and potential energy of the atoms in an object. When any form of matter gets warmer, the kinetic energy of its atoms increases. The object’s particles move faster, so its thermal energy increases. A change in thermal energy can lead to a change in phase or state of matter. Temperature is a measure of thermal energy. Engage: SF TE p Quick Activity as a teacher demonstration. Materials: balloon, empty plastic water bottle, bowl of ice, thermos of hot water Put the balloon on top of the bottle opening Place it in the container of warm water. Observe. The balloon will inflate. Why? 3. Then place the same bottle and balloon into the container of ice water. Observe. What happened? Repeat steps 2 and then 3 again. What happened? Why? Explain: Students read p. 462 to find out what is thermal energy is and what it has to do with the balloon inflating and deflating. Students take notes as you read/discuss pages 462 – 463 together. Students can also read ScienceSaurus pp. 288 – 291 for added information including sources of heat.

How Does Heat Move? Thermal energy flows from warmer substances to cooler substances. Heat can be transferred from one object to another. Engage: SF TE p. 464 Have students imagine they have a cup of hot chocolate like the picture in the slide. Ask. How is heat transferred? Use other TE notes for discussion. Students take notes on the key heat facts. Match up the slide pictures to the heat transfer way they represent. If needed, discuss examples on the pages in ScienceSaurus on pp Explore: See handout: What is heat? for a demonstration of heat moving to from a warmer water to colder water. (see handout.) Materials: warm and cold water, red and blue food coloring, 4 baby food jars, thin plastic mirror. Add blue food coloring to the cold water. Fill two baby food jars with cold water. Add red food coloring to the warm water. Fill two more baby food jars. Place jars where all can see. Put thin mirror over the warm water jar and carefully place this jar over the red warm water jar. Then pull out the mirror. Observe. The warm water stays on the top. Each jar maintains its color. Then place a thin mirror over the blue cold water and pick it up and place it on top of the warm red water in the jar. Observe. The warm water rises into the cold water. The water turns purple. Is this conduction or convection? (convection) Explain: Read and discuss SF pp to find out how heat moves. Evaluate: Work book p. 143A Workbook p. 214 Using Science pictures Extend: Students can create a three part matchbook foldable to name, define and illustrate with examples of the three ways heat moves.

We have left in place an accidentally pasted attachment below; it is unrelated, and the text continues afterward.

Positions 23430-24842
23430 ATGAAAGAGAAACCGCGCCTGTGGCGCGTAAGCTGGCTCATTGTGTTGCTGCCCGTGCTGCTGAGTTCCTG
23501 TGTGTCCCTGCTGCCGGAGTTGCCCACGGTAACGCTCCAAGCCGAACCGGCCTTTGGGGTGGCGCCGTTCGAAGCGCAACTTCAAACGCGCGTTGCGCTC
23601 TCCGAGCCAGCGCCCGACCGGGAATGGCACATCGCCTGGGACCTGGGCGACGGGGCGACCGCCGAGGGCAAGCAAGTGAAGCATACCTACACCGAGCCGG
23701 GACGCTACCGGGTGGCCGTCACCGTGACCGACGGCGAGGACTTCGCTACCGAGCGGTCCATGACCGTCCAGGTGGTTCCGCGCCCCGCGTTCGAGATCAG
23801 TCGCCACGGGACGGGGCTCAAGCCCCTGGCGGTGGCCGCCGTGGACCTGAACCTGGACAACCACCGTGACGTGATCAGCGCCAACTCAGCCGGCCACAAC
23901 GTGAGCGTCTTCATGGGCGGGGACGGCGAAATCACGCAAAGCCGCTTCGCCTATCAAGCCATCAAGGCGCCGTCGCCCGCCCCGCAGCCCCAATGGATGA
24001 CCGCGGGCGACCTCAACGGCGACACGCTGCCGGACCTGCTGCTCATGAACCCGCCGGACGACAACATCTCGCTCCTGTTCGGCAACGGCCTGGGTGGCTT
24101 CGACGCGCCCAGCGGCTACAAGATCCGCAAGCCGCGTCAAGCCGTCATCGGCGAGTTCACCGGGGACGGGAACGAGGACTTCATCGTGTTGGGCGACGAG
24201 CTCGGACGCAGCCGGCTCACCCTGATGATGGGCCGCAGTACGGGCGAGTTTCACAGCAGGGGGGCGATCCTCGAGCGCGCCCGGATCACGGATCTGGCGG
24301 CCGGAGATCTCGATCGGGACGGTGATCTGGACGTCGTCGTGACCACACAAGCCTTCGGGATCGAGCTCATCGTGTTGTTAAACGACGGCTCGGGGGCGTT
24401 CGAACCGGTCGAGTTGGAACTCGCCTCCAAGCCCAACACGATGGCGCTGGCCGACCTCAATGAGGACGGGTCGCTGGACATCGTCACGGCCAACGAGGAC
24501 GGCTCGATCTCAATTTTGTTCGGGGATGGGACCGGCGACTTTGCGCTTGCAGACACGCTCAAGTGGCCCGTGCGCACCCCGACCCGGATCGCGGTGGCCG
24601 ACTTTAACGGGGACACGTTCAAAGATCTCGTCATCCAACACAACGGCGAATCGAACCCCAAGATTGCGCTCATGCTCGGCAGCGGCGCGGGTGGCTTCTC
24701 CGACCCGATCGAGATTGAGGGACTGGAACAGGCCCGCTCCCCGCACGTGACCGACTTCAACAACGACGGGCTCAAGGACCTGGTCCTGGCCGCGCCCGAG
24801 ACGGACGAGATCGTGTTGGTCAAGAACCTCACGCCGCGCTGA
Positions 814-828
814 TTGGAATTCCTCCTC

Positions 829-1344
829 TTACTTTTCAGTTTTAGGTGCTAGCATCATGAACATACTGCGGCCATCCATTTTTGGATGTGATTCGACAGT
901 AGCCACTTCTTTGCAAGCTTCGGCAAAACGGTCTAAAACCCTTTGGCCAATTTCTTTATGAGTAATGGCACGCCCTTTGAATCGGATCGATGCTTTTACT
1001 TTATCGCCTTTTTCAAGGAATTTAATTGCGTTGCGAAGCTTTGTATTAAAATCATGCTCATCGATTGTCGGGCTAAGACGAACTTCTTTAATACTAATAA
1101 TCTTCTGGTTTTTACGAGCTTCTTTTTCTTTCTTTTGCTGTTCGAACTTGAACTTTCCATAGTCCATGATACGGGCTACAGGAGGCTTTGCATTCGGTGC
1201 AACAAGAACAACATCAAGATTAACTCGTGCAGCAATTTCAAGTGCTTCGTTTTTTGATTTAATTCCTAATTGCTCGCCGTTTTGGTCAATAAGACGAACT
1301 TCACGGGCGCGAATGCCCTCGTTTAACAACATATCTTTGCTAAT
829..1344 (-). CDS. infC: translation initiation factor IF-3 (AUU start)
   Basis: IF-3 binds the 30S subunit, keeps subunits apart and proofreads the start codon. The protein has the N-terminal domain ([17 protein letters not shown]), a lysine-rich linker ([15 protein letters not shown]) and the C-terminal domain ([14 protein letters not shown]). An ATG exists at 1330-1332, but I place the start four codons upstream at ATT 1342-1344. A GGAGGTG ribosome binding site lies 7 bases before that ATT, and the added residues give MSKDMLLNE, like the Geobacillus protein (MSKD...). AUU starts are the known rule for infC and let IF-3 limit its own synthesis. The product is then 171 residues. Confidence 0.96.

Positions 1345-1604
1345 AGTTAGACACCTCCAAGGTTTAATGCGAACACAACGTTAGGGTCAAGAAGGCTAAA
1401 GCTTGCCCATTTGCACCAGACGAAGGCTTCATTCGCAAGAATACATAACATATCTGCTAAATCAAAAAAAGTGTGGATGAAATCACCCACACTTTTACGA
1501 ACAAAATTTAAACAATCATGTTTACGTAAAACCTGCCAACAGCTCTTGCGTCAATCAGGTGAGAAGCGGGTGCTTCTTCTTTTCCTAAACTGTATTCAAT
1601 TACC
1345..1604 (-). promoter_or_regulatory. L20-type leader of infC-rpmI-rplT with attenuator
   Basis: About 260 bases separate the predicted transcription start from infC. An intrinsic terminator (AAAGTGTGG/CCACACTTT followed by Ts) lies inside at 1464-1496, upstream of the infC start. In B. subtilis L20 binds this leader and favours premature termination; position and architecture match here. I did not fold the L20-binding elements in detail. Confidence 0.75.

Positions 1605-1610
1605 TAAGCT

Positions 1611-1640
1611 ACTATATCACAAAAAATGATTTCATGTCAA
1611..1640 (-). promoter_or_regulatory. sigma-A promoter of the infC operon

SOUND SC.4.P.10.3 – Investigate and explain that sound is produced by vibrating objects and that pitch depends on how fast or slow the object vibrates.